Volunteering to Provide Tax Services? A few matters to keep in mind

By CPABC; published in CPABC in Focus
Published: March/April 2016

From CPABC’s Advisory Services Team

Each year, many CPAs volunteer to prepare personal tax returns for low-income taxpayers in their communities. Providing this much-valued volunteer service gives CPABC members an opportunity to support their communities by helping those truly in need of this assistance, including social assistance recipients, newcomers to Canada, seniors, and students.

Recognizing that many of you volunteer in this capacity, we wanted to draw your attention to a few matters that must be kept in mind when providing such services, including a new exemption requirement.

Exemption from licensing

Normally, income tax preparation services are included in the definition of “public practice” under the “other regulated services” category of the CPABC bylaws.[1] A CPA member engaged in public practice is required to obtain a practice licence under one of the categories of licensure, as listed in part 7 of the bylaws.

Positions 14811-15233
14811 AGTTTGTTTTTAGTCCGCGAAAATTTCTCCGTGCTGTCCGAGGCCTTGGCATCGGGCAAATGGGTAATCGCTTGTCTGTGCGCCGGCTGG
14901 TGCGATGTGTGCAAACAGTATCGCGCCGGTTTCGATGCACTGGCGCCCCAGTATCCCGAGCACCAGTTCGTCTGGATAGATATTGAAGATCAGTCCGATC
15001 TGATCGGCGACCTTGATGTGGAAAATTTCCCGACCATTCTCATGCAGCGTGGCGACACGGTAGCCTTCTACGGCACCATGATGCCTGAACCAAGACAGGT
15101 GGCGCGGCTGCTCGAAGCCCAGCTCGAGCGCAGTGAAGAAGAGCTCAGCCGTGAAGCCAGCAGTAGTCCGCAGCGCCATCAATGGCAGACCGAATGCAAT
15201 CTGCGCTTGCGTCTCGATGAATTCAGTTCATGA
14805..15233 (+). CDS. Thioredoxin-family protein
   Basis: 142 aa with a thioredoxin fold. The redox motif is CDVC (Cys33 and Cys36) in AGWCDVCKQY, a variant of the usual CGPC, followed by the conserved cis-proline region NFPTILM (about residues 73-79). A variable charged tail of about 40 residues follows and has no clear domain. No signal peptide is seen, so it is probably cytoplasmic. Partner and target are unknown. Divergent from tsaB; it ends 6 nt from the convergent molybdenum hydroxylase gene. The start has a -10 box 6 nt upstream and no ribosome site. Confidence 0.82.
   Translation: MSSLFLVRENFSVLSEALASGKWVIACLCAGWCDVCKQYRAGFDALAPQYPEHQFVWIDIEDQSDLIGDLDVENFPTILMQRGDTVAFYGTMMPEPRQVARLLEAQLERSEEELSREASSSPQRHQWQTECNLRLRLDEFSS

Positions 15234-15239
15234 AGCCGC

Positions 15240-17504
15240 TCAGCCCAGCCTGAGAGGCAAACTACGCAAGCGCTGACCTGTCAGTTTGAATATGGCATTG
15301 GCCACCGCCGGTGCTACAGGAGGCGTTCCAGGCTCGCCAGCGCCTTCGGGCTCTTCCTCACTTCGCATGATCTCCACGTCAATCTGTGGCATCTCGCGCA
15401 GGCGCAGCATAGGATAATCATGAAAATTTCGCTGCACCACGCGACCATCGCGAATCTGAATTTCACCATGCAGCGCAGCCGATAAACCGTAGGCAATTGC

However, recognizing that the preparation of tax returns at volunteer tax clinics is in the interest of the general public, CPABC has implemented a new policy that enables volunteering members to apply for exemption from the licensure process where their primary occupation is not in public practice, and where they provide these tax services to the public on an incidental basis only. This application for exemption is required only for members not already licensed for public practice—this includes members who are employed in public practice but who are not personally licensed. In addition, members holding an “Other Regulated Services – Non-Reviewable” licence will need to apply for the exemption as this category does not permit them to prepare T1s.

Note: Members are required to apply for this exemption each year in which they plan to participate in a volunteer tax preparation program. This means, for example, that authorization granted in 2016 will apply to the 2015/2016 tax season only. Note also that the exemption applies only to members who volunteer these services through organized tax clinics/programs.